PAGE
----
And there’s lots more our social engineer has to know. Nutrition (gotta figure out what every kid in America should be eating), physiology (how much should we exercise?), medicine (how many more lives could be saved by getting more people to become doctors?), and on and on. Ethics, too: whose life is worth saving?

This should all be daunting enough to dissuade any reasonable person from even aspiring to be a social engineer, let alone proclaiming to be one. But Jasmine, and I daresay too many other lawyers, are not dissuaded. How did it happen that so many have confused the ability to impose laws with the ability to dictate outcomes? How did they come to acquire this pretense of knowledge about a set of problems that have humbled great scholars who’ve devoted their lives to their study? I don’t claim to know, but I’d like to. I’m guessing it has something to do with a particular interpretation of John Rawls, but I don’t really know.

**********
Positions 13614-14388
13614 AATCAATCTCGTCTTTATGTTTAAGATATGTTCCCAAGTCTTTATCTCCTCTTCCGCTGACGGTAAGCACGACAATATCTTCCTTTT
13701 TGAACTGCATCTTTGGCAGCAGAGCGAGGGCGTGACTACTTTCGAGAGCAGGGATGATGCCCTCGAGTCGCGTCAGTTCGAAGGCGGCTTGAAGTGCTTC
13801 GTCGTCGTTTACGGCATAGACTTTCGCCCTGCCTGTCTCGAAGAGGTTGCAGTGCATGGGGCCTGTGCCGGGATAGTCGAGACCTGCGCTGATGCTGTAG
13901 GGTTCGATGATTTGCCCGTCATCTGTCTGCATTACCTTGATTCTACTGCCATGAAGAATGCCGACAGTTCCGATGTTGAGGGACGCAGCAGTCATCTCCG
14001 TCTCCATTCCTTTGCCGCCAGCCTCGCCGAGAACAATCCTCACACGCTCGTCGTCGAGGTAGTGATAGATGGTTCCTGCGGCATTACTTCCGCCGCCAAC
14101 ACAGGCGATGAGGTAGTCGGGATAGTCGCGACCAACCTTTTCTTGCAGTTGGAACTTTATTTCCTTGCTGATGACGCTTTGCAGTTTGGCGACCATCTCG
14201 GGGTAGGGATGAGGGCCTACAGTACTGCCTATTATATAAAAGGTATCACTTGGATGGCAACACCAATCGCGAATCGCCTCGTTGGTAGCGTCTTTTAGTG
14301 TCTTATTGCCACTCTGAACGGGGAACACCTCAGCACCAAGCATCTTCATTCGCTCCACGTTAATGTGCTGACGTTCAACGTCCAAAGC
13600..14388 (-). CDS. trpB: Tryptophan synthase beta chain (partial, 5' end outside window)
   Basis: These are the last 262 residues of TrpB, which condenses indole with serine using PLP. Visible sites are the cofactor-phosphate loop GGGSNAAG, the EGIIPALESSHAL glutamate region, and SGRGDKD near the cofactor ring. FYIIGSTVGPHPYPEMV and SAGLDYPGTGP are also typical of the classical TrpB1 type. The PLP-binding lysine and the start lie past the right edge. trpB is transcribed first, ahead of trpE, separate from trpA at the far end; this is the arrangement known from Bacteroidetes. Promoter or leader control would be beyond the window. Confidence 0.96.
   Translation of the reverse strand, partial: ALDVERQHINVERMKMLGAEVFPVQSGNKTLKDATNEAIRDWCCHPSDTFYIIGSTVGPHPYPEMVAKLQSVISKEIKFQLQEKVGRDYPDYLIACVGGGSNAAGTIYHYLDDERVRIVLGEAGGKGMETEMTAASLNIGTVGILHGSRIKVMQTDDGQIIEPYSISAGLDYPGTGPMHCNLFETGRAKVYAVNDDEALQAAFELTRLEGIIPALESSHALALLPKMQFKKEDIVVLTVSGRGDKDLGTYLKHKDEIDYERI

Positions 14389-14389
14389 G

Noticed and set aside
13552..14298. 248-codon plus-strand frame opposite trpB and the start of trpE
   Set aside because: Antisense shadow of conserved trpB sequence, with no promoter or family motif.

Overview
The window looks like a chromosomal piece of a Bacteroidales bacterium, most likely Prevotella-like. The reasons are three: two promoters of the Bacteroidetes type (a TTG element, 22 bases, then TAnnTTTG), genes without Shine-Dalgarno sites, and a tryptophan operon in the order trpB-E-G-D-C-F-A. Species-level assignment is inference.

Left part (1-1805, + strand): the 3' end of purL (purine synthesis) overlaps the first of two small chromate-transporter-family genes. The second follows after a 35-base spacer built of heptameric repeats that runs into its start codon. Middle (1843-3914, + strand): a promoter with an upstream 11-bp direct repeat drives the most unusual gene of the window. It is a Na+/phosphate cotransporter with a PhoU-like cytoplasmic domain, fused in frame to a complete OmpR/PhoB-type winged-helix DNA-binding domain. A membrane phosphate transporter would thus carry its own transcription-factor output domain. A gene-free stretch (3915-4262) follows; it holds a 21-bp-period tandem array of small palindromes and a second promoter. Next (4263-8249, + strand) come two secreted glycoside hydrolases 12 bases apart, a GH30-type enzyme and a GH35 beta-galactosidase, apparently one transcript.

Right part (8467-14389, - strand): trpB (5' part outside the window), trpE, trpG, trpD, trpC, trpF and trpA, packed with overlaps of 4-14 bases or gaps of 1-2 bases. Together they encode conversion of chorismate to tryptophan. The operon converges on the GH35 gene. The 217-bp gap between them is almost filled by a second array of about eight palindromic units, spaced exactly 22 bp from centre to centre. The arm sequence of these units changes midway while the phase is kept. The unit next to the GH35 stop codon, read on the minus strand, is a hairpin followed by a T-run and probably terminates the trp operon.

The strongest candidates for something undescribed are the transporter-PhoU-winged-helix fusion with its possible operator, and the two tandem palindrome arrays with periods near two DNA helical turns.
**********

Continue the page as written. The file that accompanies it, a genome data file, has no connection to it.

What I think I do know is that the temptation to engineer a society makes one far too willing to harness the darker forces of human nature in order to achieve the goals the engineer sees as proper. Fear, envy, and hatred seem to have worked pretty well at getting people to do what El Jefé wants them to do. Of course, outright lies are also an important part of the mix. In the Zimmerman case, they’ve been essential to the persecution. On the other hand, the rules of evidence and the presumption of innocence have always been annoyances to angry mobs in possession of the “truth”. So it’s truly frightening to see the forces of the state–from Seminole County to the State of Florida to the US Department of Justice–encouraging an angry and ignorant mob. But it’s probably not frightening at all to those who fancy themselves social engineers.

So in a way that she does not intend, Jasmine Rand is right. She embraces the tactics of a social engineer. Maybe that’s what she learned in school.